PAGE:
At first, those who work with paralegal Andre Steed had nothing but questions about how their friend and colleague ended up alone and badly injured on a busy Center City street one evening last week.

Steed, 40, was taken to Thomas Jefferson University Hospital with severe head injuries and was put into a medically induced coma to protect him from further injury.

His colleagues soon learned that police on the scene of the Oct. 15 incident found no witnesses who could explain what happened. Thus, there was no active investigation.

That's when Steed's colleagues at the law firm of Caesar, Rivise, Bernstein, Cohen & Pokotilow went to work.

His coworkers went to 16th and Locust Streets, where Steed was hurt, and started asking around. They printed fliers with Steed's photograph.

Within days, they had two eyewitnesses ready to tell the police that they heard a loud crash, then saw two men on the ground, one of whom had been riding a bicycle. The bicyclist, according to those witnesses, indicated that he had hit Steed, then vanished from the scene.

With those accounts, Steed's colleagues went to the police this week and requested an investigation. The case is now being probed by the department's accident-investigation division, police said yesterday.

"All of us are devastated by this," said Sal Guerriero, a lawyer at the firm. "We have a family mentality here, and Andre is a big part of this place."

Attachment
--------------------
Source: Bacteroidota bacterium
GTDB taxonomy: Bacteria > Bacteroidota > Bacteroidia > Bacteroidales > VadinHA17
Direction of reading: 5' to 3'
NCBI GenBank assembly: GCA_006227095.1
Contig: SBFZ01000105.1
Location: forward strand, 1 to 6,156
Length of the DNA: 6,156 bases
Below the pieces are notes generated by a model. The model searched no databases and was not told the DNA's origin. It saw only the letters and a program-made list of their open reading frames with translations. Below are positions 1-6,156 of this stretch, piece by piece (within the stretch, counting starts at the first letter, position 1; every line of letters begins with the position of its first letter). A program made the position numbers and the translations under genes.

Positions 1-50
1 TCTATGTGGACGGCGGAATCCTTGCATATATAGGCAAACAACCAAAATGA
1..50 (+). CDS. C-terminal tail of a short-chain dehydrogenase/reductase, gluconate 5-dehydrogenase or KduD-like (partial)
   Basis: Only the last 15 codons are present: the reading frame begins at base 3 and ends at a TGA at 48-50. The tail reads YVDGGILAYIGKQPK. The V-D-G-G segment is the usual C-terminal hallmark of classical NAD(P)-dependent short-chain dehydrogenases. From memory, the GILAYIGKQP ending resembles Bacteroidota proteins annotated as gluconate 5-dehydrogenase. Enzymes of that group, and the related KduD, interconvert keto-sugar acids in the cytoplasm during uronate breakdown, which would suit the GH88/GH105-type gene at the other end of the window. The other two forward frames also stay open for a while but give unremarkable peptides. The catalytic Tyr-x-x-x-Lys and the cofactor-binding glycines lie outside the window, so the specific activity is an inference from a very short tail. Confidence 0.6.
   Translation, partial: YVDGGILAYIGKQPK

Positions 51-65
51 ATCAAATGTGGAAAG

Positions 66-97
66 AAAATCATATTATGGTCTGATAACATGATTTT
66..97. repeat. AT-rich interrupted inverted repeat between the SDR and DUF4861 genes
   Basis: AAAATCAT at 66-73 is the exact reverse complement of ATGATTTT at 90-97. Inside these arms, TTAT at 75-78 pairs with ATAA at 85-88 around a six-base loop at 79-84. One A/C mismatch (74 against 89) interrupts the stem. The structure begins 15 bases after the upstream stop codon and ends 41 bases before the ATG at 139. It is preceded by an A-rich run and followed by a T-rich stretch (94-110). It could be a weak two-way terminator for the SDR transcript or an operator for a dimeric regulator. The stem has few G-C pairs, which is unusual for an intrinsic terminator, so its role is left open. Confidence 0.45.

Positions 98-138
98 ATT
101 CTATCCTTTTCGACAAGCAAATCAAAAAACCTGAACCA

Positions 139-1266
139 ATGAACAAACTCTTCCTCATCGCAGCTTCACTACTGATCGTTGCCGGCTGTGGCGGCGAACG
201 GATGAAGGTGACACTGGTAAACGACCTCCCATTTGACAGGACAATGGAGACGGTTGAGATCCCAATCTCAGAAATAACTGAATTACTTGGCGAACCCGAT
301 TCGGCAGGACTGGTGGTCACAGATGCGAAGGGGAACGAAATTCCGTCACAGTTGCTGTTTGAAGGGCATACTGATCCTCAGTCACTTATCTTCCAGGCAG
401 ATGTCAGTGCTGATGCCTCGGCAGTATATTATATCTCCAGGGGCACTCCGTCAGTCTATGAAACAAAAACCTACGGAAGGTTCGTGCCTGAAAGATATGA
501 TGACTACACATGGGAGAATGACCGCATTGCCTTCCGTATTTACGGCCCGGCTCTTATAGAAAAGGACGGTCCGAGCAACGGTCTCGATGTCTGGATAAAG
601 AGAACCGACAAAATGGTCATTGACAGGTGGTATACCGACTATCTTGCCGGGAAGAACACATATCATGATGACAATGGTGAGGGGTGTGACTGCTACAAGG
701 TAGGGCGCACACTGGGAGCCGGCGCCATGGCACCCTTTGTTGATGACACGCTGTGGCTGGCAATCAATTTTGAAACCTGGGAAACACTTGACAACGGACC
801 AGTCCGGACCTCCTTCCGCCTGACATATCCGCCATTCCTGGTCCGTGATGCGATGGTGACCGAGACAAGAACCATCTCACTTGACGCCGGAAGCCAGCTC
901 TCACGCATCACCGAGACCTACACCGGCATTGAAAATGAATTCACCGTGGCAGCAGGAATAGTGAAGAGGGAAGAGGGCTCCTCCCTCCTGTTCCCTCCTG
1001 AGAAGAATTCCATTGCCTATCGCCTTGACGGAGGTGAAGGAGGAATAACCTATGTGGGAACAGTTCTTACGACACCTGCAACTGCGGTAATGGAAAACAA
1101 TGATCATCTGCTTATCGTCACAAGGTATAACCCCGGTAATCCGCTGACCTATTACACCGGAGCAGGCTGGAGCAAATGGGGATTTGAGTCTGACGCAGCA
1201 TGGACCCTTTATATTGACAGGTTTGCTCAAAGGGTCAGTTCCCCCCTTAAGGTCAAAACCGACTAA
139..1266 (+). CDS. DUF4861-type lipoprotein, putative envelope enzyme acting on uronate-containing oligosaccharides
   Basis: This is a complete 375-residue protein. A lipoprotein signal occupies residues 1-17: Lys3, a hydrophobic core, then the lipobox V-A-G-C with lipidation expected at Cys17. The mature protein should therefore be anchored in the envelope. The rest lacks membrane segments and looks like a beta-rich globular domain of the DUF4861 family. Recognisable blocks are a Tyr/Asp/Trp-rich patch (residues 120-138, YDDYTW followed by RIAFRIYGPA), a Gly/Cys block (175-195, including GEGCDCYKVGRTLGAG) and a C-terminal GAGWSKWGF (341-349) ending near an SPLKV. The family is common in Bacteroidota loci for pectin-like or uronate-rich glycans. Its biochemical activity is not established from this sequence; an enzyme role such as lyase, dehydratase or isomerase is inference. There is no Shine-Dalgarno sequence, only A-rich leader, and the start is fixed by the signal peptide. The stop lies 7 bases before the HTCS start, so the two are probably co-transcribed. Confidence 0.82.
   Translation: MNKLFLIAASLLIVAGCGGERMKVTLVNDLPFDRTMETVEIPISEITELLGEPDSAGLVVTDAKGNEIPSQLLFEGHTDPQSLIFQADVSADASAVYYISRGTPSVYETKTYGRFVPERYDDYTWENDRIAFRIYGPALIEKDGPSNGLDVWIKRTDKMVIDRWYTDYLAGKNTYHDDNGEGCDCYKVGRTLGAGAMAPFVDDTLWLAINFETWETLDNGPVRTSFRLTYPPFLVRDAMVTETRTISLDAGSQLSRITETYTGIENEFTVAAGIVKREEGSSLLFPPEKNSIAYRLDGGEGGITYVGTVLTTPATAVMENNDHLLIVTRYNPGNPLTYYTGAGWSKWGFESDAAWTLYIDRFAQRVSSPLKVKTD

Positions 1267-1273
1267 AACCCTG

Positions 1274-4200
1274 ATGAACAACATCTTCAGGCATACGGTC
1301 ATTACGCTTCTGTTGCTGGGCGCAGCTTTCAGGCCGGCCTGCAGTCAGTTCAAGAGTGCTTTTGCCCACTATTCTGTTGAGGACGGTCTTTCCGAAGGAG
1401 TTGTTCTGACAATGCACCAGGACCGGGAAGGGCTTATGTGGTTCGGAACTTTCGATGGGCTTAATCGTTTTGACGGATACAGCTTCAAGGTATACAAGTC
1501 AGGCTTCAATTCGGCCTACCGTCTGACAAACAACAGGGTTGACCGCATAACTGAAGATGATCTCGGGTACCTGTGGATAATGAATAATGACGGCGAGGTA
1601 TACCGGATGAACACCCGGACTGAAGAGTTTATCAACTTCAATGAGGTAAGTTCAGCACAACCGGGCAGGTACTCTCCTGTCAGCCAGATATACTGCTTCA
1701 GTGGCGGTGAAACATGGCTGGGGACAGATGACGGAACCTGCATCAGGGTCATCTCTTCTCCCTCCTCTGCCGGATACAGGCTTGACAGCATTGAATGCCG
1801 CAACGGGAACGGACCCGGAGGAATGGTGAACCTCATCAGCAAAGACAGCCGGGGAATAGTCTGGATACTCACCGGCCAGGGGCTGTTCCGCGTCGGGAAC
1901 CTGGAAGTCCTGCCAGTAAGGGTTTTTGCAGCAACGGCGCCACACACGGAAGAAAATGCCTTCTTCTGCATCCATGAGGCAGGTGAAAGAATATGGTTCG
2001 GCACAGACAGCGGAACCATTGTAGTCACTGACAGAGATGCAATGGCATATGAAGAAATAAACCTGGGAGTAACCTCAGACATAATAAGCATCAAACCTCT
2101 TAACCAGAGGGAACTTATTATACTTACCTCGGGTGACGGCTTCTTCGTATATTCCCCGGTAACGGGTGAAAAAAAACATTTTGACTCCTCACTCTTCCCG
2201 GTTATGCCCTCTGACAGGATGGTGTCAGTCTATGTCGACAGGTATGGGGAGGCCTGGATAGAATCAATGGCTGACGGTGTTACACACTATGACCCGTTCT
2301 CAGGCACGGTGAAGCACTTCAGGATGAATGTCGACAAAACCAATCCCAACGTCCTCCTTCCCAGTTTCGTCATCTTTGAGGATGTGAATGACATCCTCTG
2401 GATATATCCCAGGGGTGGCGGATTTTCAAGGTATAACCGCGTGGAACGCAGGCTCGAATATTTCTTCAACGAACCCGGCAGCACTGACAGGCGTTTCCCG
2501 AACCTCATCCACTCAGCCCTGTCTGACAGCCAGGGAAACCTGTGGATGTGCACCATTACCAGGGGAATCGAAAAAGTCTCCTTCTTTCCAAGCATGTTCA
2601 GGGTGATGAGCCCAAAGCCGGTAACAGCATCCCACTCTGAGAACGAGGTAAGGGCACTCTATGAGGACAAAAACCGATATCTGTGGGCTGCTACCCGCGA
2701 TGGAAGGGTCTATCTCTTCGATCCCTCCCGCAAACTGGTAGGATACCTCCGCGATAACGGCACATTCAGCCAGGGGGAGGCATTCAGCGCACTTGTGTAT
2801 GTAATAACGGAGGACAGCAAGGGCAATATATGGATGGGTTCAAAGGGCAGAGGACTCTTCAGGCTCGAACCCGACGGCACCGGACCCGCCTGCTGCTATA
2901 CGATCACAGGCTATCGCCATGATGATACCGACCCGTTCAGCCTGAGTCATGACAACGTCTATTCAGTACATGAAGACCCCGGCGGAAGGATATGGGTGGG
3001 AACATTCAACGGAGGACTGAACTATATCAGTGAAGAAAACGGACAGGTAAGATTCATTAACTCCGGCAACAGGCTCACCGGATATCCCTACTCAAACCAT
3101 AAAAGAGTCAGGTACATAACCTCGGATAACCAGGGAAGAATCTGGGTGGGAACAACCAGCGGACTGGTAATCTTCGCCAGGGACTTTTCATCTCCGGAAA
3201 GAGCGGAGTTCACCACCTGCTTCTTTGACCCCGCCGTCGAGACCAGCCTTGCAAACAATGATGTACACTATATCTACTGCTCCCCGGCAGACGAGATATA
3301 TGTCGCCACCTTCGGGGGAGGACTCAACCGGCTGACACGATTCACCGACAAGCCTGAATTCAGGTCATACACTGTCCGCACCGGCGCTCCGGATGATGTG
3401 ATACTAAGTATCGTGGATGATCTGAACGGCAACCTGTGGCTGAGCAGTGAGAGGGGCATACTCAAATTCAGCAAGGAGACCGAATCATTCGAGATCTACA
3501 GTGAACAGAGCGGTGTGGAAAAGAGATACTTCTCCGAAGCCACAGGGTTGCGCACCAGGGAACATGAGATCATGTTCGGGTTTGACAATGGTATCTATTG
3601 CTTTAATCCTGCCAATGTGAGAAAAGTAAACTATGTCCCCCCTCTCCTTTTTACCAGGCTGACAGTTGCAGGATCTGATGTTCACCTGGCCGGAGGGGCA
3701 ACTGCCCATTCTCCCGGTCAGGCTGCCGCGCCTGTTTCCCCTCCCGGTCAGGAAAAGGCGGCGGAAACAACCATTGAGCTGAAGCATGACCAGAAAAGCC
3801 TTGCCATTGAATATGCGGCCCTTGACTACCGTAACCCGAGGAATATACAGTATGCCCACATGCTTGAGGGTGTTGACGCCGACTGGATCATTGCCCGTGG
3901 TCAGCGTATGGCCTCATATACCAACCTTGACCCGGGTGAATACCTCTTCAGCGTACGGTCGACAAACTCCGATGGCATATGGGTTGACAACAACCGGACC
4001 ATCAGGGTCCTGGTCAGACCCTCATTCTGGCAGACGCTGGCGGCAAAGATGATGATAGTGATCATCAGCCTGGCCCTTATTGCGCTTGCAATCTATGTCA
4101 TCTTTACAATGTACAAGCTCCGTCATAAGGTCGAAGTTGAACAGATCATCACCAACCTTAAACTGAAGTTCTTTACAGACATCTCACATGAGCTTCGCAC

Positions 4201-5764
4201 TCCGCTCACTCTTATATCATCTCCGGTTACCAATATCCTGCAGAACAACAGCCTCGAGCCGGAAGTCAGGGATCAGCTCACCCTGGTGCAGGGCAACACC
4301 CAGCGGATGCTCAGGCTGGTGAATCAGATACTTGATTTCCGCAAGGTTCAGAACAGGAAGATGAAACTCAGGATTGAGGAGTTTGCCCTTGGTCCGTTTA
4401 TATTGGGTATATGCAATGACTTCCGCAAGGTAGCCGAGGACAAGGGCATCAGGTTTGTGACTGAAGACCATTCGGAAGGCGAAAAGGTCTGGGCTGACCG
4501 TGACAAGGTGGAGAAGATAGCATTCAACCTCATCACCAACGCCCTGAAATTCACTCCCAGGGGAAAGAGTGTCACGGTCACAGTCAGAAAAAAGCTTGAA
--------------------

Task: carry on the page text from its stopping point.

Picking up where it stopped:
Steed, who lives in the city's Fairmount area, grew up in West Philadelphia and attended Temple University, said a cousin, Paret Williams. Steed has worked for more than a decade at the roughly 50-person firm, which specializes in intellectual-property law.

Steed is still in the intensive-care unit in a medically induced coma, which doctors have said will prevent further brain injuries from possible swelling. They believe he may have hit his head on something as he fell, or crashed to the sidewalk hard. Steed's mother and the rest of the family have been at his side since last week.

"We don't know how this could happen," Williams said. "But right now we're trying to focus on him getting better."

He added: "Andre would be the first person to help out if this had happened to someone else."

Guerriero and coworkers have pieced together as much of the accident as they could from the accounts of people who called after seeing the flier.

Steed was a few blocks from his office when he was hit sometime between 6 and 6:30 p.m. Two people told lawyers from the firm that they heard a loud crash, then saw Steed on the ground with the bicyclist. The bicyclist got up and spoke briefly to one of the witnesses, who said the bicyclist admitted that he had hit Steed. The cyclist then adjusted his handlebars and pedaled away.

Witnesses said the bicyclist was a thin, white man who appeared to be in his early 20s. He was about 5-foot-9, wearing a white hooded sweatshirt with red spots, and rode a while mountain bike.

Anyone with information is asked to call the accident-investigation division at 215-685-3180.